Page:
Six startups which want to change your daily life

Report on Oxygen Accelerator Demo Day

It's only the middle of January but the first investor day of the year has already been held. Birmingham based Oxygen Accelerator, a 13 week tech accelerator modelled on the likes of the US's hugely successful Seedcamp and Y-Combinator, held a demo day for the startups that took part in its most recent programme.

The event was held at Google Campus, the tech startup hub in the heart of the 'silicon roundabout' area of London, and was attended by a handpicked group of 110 investors. The humorous light hearted tone of the day was set by a video of the teams singing Hey Big Spender playing whilst investors filled their seats.

David Rowan, UK editor of Wired magazine, kicked off proceedings with a video of Elon Musks SpaceX mission. With a rousing speech he claimed that entrepreneurs need to ready to "dare to do the impossible" and focus on the big problems not the little solutions. At one point a member of the audience challenged him to say what he thought Europe did well and he answered by saying that although Europe has some fantastic entrepreneurs, ideas and energy he felt that sometimes many were too focused on the exit or the next stage of growth rather than changing the world.

The pitching was kicked off by the first of a very varied bunch of startups called WeWana. Led by Dee and Mez who between them had a long background in gaming and user experience design WeWana is a mobile app that makes it easier to organise and schedule online games with your friends. The slick looking app allows you to remind your friends when it's time to get together to play Fifa, place wagers on games and buy games your friends own but you don't.

Next to the stage was Myna who claimed to have reinvented A/B testing for web sites, email and mobile. Through the use of machine learning algorithms to adjust tests in real time they reduce the time need to conduct an A/B test whilst at the same time minimising the risk and increasing conversions. The company, led by Noel Welsh and Dave Gurnell who between them have a decade of experience in software development and consultancy, claimed it could be revenue generating within the year.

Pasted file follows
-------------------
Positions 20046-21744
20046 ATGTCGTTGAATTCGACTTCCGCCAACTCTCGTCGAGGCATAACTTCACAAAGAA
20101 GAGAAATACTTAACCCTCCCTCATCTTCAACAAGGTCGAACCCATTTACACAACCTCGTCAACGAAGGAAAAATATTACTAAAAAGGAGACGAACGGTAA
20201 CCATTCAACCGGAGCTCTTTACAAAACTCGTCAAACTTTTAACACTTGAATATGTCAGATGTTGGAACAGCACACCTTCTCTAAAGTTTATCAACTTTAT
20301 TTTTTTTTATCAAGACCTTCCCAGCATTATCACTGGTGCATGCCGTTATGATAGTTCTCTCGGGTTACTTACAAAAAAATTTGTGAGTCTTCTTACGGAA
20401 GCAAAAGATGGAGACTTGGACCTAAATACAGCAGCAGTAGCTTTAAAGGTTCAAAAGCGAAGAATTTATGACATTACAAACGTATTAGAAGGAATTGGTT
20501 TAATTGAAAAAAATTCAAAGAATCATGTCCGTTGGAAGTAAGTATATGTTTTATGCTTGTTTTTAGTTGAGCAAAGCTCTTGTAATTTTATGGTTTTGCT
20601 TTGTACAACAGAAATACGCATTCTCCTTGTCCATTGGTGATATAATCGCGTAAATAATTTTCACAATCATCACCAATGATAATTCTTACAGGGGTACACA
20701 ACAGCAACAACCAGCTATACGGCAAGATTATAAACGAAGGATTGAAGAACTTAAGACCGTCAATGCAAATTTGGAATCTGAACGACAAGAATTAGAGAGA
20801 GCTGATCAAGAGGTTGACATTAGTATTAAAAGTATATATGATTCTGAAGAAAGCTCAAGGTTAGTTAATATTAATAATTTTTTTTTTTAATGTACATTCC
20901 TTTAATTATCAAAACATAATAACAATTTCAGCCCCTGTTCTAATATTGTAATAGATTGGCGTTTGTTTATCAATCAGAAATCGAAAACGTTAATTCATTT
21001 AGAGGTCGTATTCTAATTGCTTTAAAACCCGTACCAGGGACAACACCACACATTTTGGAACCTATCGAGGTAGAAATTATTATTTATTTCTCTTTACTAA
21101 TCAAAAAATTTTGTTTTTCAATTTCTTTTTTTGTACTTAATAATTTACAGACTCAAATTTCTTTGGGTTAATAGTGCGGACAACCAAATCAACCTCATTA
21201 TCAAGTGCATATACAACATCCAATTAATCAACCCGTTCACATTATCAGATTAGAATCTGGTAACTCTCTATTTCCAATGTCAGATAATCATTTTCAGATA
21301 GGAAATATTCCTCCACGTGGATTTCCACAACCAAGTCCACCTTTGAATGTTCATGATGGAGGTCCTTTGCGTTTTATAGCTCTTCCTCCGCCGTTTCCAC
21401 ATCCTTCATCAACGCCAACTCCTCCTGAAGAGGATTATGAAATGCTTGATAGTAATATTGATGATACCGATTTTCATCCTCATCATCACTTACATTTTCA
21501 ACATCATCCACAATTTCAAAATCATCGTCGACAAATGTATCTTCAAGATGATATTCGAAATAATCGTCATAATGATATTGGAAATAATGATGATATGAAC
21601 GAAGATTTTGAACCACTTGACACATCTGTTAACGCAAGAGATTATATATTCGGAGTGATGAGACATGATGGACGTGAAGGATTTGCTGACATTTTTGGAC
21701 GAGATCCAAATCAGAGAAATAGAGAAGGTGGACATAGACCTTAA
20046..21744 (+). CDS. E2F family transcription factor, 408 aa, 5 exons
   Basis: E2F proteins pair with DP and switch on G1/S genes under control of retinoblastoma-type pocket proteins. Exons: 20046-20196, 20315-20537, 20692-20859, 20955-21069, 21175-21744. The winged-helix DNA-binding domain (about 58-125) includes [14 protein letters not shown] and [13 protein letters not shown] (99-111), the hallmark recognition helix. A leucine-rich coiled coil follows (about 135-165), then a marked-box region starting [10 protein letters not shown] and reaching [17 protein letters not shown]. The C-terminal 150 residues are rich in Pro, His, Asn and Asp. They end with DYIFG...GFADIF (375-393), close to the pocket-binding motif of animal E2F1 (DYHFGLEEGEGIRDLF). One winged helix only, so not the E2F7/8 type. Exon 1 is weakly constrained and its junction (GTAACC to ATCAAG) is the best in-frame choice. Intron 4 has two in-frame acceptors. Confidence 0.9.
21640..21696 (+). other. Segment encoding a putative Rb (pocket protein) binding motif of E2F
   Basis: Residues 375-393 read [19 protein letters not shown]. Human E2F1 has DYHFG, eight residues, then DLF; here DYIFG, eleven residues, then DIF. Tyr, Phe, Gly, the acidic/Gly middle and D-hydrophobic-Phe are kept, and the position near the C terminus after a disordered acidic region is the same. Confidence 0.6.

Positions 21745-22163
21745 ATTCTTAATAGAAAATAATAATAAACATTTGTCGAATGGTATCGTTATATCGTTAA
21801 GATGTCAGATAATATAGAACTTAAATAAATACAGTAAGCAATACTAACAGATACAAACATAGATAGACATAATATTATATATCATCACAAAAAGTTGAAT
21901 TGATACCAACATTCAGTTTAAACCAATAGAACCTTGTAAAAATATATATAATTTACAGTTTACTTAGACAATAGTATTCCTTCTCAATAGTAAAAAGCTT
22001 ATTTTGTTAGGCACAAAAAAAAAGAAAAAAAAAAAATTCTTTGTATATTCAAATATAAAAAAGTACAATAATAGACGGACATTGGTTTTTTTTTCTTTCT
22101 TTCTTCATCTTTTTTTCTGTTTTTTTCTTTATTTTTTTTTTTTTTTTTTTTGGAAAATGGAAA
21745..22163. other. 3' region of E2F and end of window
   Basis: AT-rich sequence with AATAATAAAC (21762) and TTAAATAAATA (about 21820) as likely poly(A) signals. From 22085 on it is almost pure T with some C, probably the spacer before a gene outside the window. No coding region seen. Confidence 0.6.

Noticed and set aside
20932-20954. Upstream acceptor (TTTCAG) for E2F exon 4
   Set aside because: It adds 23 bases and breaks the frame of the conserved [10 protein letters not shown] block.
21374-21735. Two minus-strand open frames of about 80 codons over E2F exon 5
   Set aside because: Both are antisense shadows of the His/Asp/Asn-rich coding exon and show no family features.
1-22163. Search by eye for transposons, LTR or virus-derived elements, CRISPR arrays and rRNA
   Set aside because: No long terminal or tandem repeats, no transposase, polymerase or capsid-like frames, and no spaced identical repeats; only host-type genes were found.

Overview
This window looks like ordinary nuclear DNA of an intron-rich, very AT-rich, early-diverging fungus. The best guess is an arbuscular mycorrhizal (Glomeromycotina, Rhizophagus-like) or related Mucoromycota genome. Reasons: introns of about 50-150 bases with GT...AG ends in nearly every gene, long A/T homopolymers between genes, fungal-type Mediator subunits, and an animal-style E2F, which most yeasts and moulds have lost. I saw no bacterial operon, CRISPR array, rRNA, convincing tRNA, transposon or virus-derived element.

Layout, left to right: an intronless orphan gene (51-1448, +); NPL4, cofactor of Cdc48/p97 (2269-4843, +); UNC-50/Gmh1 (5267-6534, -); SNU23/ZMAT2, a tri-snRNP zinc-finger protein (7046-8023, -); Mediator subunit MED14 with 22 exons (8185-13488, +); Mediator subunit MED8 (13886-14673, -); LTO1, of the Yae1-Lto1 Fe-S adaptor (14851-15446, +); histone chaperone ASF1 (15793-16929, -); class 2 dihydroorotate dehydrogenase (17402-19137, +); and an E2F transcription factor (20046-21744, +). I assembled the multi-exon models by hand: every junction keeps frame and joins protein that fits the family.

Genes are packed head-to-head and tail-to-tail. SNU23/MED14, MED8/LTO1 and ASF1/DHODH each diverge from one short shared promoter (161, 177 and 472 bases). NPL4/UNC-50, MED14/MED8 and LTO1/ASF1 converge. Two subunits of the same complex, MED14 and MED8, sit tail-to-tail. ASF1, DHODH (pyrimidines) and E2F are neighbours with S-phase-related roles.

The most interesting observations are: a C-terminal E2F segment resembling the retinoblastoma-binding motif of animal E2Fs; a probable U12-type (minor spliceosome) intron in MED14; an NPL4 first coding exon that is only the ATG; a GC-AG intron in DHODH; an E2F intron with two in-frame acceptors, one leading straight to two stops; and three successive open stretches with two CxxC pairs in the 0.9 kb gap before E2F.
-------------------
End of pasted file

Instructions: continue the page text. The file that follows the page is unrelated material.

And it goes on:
Following Myna was a more consumer focused startup called Carhoots. Carhoots sets its mission as aiming to put the fun back into buying a car. The Carhoots website combines social networking, videos, expert car reviews and social recommendations to build a better car purchasing experience. Founders Lee and James have already been featured on Sky News and the startup, described as the trip advisor for cars, has more than a million followers on Pinterest.

The third startup to pitch was once again a whole different kind of startup. Rate My Romeo set themselves the challenge of solving the problem of online dating. They claimed that fake profiles and lengthy form filling are a real issue for users and think they have a far better solution. They plan on validating user profiles together with their other social networking information leading to a safer and quicker online dating experience.

For Walter Mut and Gabriele Mittica their ambition was to solve the traffic problem for websites and ensure they can make the most of their users attention. They describe Upcloo as a "smart way to correlate content" which it does by analysing your page and its content and ensuring that each user always sees on the page different content which makes the most sense together.

Finally there was Sorted, a mobile app which allows anyone to ask for anything. The app emulates the success of websites such as GumTree but with a laser focused localised service. Led by James Pursey, Jade Sehbat and Piotr Neitrzebka Sorted allows users to post requests for services such as cleaning a flat or fetching a coffee which other users are free to respond to. The platform has already been featured on Tech Crunch and was a winner of the Tech Entrepreneur Week.

The six startups that pitched were all incredibly varied, were all looking to solve incredibly diverse problems and all had differing backgrounds. What they shared however was a huge amount of energy and passion which has become commonplace in the burgeoning tech cluster around the Silicon Roundabout area of London.